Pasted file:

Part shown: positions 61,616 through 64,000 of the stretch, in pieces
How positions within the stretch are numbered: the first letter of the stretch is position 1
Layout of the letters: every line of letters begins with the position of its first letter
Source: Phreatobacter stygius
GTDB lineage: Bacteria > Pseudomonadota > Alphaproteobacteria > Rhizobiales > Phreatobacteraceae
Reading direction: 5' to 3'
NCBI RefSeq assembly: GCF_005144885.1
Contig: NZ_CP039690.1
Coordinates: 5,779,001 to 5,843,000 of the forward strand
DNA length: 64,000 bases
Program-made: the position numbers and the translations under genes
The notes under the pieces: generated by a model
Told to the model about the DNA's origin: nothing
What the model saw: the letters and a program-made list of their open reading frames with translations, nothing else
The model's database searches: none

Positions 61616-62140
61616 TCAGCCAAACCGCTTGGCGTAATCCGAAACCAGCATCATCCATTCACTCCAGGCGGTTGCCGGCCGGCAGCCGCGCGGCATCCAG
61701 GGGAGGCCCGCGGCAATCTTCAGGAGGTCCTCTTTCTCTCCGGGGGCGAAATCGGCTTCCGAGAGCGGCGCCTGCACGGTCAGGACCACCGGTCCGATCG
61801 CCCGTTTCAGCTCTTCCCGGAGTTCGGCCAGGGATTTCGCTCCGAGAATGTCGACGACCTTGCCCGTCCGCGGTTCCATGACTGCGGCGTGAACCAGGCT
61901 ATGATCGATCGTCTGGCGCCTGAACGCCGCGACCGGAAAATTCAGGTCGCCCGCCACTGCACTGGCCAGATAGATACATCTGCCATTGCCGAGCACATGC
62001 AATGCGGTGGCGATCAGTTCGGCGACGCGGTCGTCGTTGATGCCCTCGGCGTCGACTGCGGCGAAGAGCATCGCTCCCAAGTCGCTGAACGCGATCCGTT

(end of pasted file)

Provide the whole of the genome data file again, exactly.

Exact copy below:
Part shown: positions 61,616 through 64,000 of the stretch, in pieces
How positions within the stretch are numbered: the first letter of the stretch is position 1
Layout of the letters: every line of letters begins with the position of its first letter
Source: Phreatobacter stygius
GTDB lineage: Bacteria > Pseudomonadota > Alphaproteobacteria > Rhizobiales > Phreatobacteraceae
Reading direction: 5' to 3'
NCBI RefSeq assembly: GCF_005144885.1
Contig: NZ_CP039690.1
Coordinates: 5,779,001 to 5,843,000 of the forward strand
DNA length: 64,000 bases
Program-made: the position numbers and the translations under genes
The notes under the pieces: generated by a model
Told to the model about the DNA's origin: nothing
What the model saw: the letters and a program-made list of their open reading frames with translations, nothing else
The model's database searches: none

Positions 61616-62140
61616 TCAGCCAAACCGCTTGGCGTAATCCGAAACCAGCATCATCCATTCACTCCAGGCGGTTGCCGGCCGGCAGCCGCGCGGCATCCAG
61701 GGGAGGCCCGCGGCAATCTTCAGGAGGTCCTCTTTCTCTCCGGGGGCGAAATCGGCTTCCGAGAGCGGCGCCTGCACGGTCAGGACCACCGGTCCGATCG
61801 CCCGTTTCAGCTCTTCCCGGAGTTCGGCCAGGGATTTCGCTCCGAGAATGTCGACGACCTTGCCCGTCCGCGGTTCCATGACTGCGGCGTGAACCAGGCT
61901 ATGATCGATCGTCTGGCGCCTGAACGCCGCGACCGGAAAATTCAGGTCGCCCGCCACTGCACTGGCCAGATAGATACATCTGCCATTGCCGAGCACATGC
62001 AATGCGGTGGCGATCAGTTCGGCGACGCGGTCGTCGTTGATGCCCTCGGCGTCGACTGCGGCGAAGAGCATCGCTCCCAAGTCGCTGAACGCGATCCGTT